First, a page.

University of Tennessee at Chattanooga. Dept. of Psychology


University of Tennessee at Chattanooga

Place of Publication

Chattanooga (Tenn.)


Within the occupational stress literature, researchers have often identified stressors as being inherently challenging or hindering, based on previous classifications or on the outcomes usually associated with each. Although the challenge-hindrance model is based on the transactional theory of stress (Lazarus & Folkman, 1984), which emphasizes the importance of an individual’s cognitive appraisal of stimuli, much of the research on this framework has failed to measure an individual’s direct appraisal of stimuli in the environment as challenging, hindering, and threatening, which can be problematic when attempting to understand and predict occupational stress. In the present study we identify and share a taxonomy of common workplace stressors, contrast actual appraisal patterns with how researchers in this area tend to position each stressor, and reveal the pattern of appraisal tendencies associated with each of the 17 stressors. The results indicate that a priori classifications of stressors are not always accurate between or within individuals. We discuss implications for future research, which include re-evaluating a priori classifications, measuring appraisals, understanding complex stressors, and the possibility of appraisal tendencies.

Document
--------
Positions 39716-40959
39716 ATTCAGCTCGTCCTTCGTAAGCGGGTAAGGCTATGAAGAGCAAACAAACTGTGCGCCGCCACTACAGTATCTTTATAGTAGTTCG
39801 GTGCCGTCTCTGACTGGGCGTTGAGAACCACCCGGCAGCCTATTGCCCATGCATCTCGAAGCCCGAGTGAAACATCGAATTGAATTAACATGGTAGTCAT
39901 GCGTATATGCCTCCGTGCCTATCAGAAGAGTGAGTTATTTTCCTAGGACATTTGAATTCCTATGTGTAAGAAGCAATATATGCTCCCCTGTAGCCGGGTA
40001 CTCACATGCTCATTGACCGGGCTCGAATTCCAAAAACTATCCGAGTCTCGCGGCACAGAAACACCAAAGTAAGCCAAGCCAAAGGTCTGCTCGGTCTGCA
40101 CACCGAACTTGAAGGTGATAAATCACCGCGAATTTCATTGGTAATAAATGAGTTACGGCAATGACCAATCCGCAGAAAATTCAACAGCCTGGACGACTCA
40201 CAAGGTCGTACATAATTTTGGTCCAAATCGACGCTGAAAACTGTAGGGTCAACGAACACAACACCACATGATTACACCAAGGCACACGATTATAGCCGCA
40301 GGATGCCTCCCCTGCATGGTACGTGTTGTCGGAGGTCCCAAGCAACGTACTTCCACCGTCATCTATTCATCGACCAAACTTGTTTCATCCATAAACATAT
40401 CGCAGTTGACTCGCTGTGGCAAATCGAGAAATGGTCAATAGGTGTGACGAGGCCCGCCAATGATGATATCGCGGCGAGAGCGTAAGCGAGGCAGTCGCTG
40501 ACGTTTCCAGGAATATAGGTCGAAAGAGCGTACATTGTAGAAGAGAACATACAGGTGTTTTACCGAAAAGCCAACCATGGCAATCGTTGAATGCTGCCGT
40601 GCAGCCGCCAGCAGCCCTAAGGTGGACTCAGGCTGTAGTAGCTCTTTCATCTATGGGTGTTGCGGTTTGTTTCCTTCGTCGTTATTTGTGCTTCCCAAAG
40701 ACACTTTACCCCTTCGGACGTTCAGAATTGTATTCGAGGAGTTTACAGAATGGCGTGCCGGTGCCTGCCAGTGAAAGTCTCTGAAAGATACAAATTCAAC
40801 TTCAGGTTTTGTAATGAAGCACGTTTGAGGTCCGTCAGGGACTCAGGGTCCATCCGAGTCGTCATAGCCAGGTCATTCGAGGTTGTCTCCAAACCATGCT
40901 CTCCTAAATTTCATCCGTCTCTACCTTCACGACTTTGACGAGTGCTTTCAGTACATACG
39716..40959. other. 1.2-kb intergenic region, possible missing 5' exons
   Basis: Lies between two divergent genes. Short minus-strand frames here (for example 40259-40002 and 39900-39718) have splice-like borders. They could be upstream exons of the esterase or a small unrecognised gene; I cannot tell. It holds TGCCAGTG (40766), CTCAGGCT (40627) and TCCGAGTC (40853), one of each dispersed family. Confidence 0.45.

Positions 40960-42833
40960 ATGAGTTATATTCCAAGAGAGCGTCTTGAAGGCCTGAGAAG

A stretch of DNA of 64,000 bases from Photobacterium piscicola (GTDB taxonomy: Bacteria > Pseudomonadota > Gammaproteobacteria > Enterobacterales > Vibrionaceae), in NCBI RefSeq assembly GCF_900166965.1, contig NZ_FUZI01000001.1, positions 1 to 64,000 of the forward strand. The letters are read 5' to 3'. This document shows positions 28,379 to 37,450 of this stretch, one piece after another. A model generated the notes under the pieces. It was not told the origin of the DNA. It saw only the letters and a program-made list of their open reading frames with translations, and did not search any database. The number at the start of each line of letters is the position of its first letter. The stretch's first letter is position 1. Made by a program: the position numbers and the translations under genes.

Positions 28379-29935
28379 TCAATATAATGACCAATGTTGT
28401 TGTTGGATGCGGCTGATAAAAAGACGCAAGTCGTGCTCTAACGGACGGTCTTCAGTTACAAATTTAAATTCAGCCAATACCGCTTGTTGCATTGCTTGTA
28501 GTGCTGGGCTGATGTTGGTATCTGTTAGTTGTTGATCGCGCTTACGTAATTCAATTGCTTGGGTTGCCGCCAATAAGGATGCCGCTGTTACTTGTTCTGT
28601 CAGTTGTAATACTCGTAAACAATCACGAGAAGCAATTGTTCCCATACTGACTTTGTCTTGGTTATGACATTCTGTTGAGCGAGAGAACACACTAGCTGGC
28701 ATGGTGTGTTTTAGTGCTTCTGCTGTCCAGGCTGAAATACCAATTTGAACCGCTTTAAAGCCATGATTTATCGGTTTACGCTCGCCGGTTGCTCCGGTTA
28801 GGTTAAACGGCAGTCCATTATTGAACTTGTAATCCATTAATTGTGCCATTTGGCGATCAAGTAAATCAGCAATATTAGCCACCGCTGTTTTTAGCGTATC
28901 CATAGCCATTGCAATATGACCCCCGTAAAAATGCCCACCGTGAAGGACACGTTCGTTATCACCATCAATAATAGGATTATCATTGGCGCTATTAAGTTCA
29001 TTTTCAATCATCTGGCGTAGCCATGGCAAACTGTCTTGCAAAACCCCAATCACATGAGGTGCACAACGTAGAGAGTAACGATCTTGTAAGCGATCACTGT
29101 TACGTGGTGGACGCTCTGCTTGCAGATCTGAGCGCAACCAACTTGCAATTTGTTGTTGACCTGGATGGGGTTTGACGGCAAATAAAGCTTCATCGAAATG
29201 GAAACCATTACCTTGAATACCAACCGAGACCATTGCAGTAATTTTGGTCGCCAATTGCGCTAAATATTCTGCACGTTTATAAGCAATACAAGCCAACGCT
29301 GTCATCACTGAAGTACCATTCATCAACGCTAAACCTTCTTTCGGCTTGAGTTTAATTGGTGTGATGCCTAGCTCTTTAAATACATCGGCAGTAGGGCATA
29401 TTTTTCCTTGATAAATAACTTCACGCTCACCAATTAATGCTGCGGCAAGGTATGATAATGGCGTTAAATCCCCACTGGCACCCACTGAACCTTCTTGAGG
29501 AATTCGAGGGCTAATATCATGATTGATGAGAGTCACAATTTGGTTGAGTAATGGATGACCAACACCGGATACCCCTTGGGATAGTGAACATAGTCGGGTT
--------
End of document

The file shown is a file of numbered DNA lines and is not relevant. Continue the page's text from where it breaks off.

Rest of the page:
Industrial and organizational psychology


occupational stress, stressors, appraisal, challenge, hindrance, threat


Business Administration, Management, and Operations | Health Psychology | Human Resources Management | Industrial and Organizational Psychology | Nonprofit Administration and Management | Organizational Behavior and Theory | Organization Development | Personality and Social Contexts

Document Type

grey literature



Language Code


Digital Collection

University of Tennessee at Chattanooga Industrial and Organizational Psychology Translational Research and Working Papers



Challenge, Hindrance, and Threat Stressors: A Within- and Between-Persons Examination of General and Specific Stressor Appraisal Tendencies and A Priori Categorizations